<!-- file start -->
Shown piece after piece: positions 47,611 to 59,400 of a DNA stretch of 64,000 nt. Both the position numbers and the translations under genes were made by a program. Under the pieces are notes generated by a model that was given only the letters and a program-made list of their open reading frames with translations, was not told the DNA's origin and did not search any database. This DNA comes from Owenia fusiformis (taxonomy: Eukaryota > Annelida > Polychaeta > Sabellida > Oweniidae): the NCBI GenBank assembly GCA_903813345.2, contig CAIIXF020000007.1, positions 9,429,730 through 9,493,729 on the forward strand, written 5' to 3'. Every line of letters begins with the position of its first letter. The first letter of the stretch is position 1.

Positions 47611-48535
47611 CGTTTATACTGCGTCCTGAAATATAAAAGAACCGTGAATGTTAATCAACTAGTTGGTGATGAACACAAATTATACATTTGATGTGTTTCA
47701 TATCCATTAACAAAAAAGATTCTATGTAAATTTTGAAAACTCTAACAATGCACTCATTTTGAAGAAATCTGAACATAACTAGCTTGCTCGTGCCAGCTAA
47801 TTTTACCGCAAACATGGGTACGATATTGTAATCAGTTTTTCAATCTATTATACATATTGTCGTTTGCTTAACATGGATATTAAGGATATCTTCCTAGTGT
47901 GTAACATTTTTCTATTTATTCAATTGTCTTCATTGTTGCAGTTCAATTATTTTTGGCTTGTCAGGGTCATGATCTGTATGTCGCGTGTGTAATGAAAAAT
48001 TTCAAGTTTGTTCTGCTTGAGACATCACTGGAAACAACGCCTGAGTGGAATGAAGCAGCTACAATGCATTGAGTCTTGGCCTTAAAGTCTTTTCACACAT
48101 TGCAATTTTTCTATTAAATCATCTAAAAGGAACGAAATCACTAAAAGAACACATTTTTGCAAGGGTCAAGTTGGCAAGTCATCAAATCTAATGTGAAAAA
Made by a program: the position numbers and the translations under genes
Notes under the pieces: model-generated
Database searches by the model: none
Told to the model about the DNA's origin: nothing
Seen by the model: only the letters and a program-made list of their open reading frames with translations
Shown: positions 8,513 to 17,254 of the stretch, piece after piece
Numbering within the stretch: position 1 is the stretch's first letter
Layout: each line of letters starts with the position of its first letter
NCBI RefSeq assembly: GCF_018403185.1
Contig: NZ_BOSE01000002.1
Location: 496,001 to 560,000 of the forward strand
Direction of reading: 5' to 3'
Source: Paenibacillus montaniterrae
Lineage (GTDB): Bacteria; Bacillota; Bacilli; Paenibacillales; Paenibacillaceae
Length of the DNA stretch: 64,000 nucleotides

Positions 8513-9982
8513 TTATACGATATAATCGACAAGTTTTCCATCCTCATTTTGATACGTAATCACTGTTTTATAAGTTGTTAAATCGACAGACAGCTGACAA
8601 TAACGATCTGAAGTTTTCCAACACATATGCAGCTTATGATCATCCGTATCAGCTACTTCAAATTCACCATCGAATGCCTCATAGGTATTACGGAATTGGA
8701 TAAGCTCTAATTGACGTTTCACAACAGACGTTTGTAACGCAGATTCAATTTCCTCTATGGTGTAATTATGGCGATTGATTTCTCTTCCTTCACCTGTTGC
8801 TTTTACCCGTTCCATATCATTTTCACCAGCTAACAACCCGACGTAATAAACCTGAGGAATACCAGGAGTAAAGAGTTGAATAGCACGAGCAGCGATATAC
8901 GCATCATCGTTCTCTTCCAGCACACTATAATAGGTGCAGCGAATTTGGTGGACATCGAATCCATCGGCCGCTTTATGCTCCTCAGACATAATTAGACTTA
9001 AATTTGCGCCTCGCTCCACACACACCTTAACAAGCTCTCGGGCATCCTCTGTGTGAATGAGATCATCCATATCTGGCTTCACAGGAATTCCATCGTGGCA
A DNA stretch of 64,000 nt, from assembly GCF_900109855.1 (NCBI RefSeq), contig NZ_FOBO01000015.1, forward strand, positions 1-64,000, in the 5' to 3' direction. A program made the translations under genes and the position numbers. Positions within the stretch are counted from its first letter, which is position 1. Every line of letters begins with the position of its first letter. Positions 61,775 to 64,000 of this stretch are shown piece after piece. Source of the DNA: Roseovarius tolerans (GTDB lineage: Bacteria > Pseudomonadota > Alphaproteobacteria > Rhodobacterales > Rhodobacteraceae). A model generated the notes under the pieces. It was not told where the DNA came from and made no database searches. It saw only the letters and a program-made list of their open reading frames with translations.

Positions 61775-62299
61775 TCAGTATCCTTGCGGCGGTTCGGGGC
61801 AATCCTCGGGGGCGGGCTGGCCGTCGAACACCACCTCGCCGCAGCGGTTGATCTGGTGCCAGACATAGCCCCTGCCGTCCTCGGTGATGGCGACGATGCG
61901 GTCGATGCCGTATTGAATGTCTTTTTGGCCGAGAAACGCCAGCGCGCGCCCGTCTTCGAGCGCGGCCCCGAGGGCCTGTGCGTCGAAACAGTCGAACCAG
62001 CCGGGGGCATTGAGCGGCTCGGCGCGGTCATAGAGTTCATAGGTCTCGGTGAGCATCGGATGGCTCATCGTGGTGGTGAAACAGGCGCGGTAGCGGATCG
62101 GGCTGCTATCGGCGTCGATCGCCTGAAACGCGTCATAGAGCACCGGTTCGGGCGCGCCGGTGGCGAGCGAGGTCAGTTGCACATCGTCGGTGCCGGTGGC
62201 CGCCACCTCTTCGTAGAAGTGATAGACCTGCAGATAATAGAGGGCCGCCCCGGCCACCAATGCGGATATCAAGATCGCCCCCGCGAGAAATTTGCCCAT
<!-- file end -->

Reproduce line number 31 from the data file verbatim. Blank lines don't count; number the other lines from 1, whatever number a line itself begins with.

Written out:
A DNA stretch of 64,000 nt, from assembly GCF_900109855.1 (NCBI RefSeq), contig NZ_FOBO01000015.1, forward strand, positions 1-64,000, in the 5' to 3' direction. A program made the translations under genes and the position numbers. Positions within the stretch are counted from its first letter, which is position 1. Every line of letters begins with the position of its first letter. Positions 61,775 to 64,000 of this stretch are shown piece after piece. Source of the DNA: Roseovarius tolerans (GTDB lineage: Bacteria > Pseudomonadota > Alphaproteobacteria > Rhodobacterales > Rhodobacteraceae). A model generated the notes under the pieces. It was not told where the DNA came from and made no database searches. It saw only the letters and a program-made list of their open reading frames with translations.